U.S. Oil Spill Panel Urges Increased Safety Steps


"For credibility, this group can't lobby

The White House oil spill commission on Thursday challenged offshore drillers to step up their safety standards and detailed a proposal calling for creation of an independent self-regulating industry group.

Created in the aftermath of the BP drilling accident in the Gulf of Mexico, the commission said the entire offshore oil industry needs to increase its focus on safety and such a group could help hold companies accountable.

"The oil and gas industry needs to embrace a new safety culture," commission co-chair Bill Reilly said at the start of a two-day meeting to prepare for the commission's final report. "Good management could have prevented this catastrophe.

The panel is considering pushing for creation of a self-regulating safety organization for offshore drilling akin to the U.S. nuclear sector's Institute of Nuclear Power Operations to help enforce industry standards.

At Thursday's meeting, commission staff said such a group would be able to perform an independent auditing function and should be empowered to dole out rewards and sanctions that would help the industry overcome complacency.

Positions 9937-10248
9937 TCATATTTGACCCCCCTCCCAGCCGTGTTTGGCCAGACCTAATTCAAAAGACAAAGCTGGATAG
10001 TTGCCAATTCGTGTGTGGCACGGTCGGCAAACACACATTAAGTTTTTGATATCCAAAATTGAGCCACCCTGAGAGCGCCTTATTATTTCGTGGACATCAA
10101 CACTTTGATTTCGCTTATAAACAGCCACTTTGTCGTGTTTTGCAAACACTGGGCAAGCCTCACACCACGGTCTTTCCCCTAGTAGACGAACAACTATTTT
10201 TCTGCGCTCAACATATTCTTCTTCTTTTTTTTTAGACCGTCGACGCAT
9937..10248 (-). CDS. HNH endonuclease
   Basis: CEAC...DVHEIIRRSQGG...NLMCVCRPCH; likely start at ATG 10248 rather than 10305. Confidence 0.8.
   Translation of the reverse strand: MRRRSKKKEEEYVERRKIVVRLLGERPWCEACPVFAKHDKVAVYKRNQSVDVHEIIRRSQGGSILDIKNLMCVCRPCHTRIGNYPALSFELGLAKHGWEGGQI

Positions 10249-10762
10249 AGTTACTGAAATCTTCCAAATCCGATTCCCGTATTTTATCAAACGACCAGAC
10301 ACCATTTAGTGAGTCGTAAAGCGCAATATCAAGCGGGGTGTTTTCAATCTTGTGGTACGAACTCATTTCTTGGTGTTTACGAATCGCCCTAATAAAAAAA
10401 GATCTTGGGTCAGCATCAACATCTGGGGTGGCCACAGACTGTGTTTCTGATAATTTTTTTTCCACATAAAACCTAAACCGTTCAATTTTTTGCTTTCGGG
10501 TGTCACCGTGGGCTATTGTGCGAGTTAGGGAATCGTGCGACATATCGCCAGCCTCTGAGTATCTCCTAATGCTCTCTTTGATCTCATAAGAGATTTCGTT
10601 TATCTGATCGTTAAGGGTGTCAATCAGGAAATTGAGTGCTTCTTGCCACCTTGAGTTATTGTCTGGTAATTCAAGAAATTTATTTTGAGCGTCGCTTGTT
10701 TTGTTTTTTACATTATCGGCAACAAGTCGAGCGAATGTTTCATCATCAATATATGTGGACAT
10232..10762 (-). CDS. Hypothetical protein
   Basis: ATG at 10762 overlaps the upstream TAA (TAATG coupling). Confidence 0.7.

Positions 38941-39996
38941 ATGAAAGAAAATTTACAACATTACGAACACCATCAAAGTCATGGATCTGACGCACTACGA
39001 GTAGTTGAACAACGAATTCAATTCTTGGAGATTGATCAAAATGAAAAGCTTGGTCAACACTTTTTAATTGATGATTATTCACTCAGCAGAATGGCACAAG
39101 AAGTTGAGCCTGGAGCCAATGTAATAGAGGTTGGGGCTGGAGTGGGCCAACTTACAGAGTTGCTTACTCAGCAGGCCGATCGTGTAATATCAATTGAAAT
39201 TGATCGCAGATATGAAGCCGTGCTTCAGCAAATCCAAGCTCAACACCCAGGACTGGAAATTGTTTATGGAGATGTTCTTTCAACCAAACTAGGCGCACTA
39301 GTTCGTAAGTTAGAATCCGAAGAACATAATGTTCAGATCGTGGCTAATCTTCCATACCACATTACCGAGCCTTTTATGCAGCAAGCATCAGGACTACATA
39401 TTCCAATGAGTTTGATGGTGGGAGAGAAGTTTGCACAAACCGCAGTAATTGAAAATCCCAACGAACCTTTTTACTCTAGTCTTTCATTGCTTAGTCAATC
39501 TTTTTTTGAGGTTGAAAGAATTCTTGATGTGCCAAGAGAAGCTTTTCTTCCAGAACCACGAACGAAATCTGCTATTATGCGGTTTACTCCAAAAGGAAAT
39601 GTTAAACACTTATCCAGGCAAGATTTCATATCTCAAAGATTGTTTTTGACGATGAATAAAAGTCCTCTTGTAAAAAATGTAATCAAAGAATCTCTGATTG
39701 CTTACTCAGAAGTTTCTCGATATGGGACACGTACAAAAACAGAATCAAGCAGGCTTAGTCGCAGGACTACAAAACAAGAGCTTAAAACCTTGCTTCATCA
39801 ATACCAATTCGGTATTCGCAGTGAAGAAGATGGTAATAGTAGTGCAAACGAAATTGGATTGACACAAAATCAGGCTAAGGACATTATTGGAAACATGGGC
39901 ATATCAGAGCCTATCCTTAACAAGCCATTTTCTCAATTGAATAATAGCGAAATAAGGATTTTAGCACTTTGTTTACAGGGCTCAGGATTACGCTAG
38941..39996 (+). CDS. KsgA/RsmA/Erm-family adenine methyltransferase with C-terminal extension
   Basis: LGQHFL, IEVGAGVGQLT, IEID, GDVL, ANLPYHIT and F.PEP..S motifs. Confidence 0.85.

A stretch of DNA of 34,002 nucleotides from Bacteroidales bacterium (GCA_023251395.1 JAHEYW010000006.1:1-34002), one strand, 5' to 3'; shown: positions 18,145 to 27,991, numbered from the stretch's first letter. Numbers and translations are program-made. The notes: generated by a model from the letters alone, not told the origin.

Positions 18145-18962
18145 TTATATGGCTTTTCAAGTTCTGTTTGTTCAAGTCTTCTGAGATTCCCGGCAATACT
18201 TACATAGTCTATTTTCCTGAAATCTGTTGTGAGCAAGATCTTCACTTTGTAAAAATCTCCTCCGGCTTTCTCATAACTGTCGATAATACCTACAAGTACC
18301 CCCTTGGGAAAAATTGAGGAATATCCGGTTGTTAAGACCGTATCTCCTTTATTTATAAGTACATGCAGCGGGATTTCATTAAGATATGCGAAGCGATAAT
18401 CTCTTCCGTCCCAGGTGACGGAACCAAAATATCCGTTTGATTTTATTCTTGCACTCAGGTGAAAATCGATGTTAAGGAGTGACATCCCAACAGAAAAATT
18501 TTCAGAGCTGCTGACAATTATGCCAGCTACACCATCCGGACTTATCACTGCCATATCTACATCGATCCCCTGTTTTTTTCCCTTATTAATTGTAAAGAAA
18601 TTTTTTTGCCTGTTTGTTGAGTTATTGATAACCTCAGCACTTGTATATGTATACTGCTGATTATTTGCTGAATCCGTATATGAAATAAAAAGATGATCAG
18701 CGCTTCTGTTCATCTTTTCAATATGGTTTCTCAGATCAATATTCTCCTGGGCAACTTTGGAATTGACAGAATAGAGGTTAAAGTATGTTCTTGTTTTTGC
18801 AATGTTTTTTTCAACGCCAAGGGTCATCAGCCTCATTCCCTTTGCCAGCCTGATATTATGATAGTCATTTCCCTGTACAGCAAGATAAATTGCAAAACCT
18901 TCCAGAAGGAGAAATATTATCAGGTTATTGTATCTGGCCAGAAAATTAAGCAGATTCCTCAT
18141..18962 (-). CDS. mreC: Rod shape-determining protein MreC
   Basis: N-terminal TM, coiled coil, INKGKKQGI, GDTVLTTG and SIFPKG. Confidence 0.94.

Any safety institute set up by the industry should not be operated by a trade advocacy group, such as the American Petroleum Institute, the panel's staff presentation said.

"For credibility, this group can't lobby," said Nancy Kete, a senior advisor to the panel on corporate safety and risk management.

Also, to be effective the institute must be accompanied and complimented by a strong federal regulator, the staff said.

"There are fundamental weaknesses in the U.S. regulatory approach" to offshore drilling, said commission co-chair Bob Graham at the start of Thursday's meeting. Graham said the government must develop better policies and strategies to ensure the safety of drilling operations.

To encourage participation in a safety institute, some commissioners said it may be necessary to require membership before firms can drill in areas deemed risky by regulators.

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